6

I defined a macro which is essentially a wrapper for \meaning to check macro definitions

\def\whatis#1{{\ttfamily\string#1: \meaning#1}}

(The actual form I'm using goes one step further and checks whether the command is robust, but this is irrelevant here.) More often than not, the result involves some internal macro containing the token @. If I want to check this macro, I must then write something like

\makeatletter
\whatis\MacroNameWith@InIt
\makeatother

As I'm very lazy :-) I would like to activate \makeatletter within the scope of \whatis, so I tried

\def\whatis#1{{\makeatletter\ttfamily\string#1: \meaning#1\makeatother}}

(Actually I'd guess that \makeatother isn't necessary because of the grouping.) Needless to say, this isn't working, otherwise I wouldn't be posting this question :-)

My questions:

  1. Why is this not working?
  2. How can I define \whatis such that \whatis{\MacroNameWith@InIt} behaves as I wish?
2
  • 1
    No the url package does not change catcodes. Steven shows how to do what you ask but note that the resulting command is like \verb and can not be used in the argument of any other macro. Oct 12, 2016 at 15:58
  • 6
    catcode changes like \makeatletter (which is \catcode`@=11) affect the catcode table which is only used to convert input characters into tokens. By the time you are in the replacement text of a macro the argument passed as #1 has already been tokenized so the catcode change has no effect (unless you use \scantokens which is the same as writing it out to a file and then reading the characters back in, but uses an internal buffer for efficiency. Oct 12, 2016 at 16:00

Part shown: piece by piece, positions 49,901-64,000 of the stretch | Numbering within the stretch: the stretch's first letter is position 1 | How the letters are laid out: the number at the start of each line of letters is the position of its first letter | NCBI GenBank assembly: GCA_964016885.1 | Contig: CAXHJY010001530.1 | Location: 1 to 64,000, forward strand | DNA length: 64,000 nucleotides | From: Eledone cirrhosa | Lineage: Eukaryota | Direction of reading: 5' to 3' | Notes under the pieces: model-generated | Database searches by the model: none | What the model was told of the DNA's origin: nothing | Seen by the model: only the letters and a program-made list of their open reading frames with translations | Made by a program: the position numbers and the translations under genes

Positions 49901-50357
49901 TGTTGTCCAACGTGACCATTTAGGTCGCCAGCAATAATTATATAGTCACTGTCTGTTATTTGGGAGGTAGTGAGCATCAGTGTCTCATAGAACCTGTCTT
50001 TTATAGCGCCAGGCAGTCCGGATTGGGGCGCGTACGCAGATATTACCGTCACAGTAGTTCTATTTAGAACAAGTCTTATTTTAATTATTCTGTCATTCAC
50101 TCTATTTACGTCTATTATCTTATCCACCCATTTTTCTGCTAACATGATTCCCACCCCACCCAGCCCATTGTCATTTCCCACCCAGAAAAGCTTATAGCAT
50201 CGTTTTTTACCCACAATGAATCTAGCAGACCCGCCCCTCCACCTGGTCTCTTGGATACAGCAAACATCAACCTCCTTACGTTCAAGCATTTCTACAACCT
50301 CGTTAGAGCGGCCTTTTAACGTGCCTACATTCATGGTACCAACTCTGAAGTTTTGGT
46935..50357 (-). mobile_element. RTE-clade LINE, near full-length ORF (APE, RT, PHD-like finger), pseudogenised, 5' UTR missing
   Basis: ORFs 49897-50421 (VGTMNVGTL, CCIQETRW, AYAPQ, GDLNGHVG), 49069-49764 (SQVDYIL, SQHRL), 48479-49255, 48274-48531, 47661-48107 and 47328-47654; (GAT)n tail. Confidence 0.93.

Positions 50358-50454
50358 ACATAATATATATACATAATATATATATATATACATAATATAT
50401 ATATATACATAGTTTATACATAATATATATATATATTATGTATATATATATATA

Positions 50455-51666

3 Answers 3

7

The key is to have the \makeatletter invoked before an argument hits the macro. Thus, here, I move the argument absorption to \whatisaux, after the \makeatletter is invoked by \whatis.

\documentclass{article}
\makeatletter
\def\whatis{\makeatletter\whatisaux}
\def\whatisaux#1{{\ttfamily\string#1: \meaning#1}\makeatother}
\makeatother
\begin{document} 
\whatis\MacroNameWith@InIt
\end{document} 

enter image description here

7

A much simpler way to avoid the problem for the specific use case is to change the input syntax not to require the \

\def\whatis#1{\texttt{#1: \expandafter\meaning\csname #1\endcsname}}
\whatis{MacroNameWith@InIt}

Comments on the original approach:

Steven shows how to do what you ask but note that the resulting command is like \verb and can not be used in the argument of any other macro.

catcode changes like \makeatletter (which is \catcode``\@=11 ) affect the catcode table which is only used to convert input characters into tokens. By the time you are in the replacement text of a macro the argument passed as #1 has already been tokenized so the catcode change has no effect (unless you use \scantokens which is the same as writing it out to a file and then reading the characters back in, but uses an internal buffer for efficiency).

2
  • @campa I think David's 2nd comment at your original question answers the above question: the argument is tokenized (and catcodes are applied) prior to reaching the \makeatletter. Those digested tokens of the argument will have the @ as catcode=12, regardless of subsequent attempts to change the future catcode behavior of @. Oct 12, 2016 at 16:49
  • @campa as requested Oct 12, 2016 at 17:26
6
\def\whatis#1{{\tt % use \ttfamily in LaTeX
  \string#1:
  \begingroup\escapechar=-1 \expandafter\endgroup
  \expandafter\meaning\csname\string#1\endcsname
}}

\catcode`@=11 % \makeatletter in LaTeX
\def\MacroNameWith@InIt#1{whatever}
\catcode`@=12 % \makeatother in LaTeX

\whatis{\sqrt}

\whatis{\MacroNameWith@InIt}% <-- braces are necessary!

\bye

You can easily turn this into LaTeX, if you prefer.

enter image description here

If you are sure the \whatis macro is never the argument to another command, you can do (LaTeX assumed)

\newcommand\whatis{\begingroup\makeatletter\whatisaux}
\newcommand\whatisaux[1]{\ttfamily\string#1: \meaning#1\endgroup}

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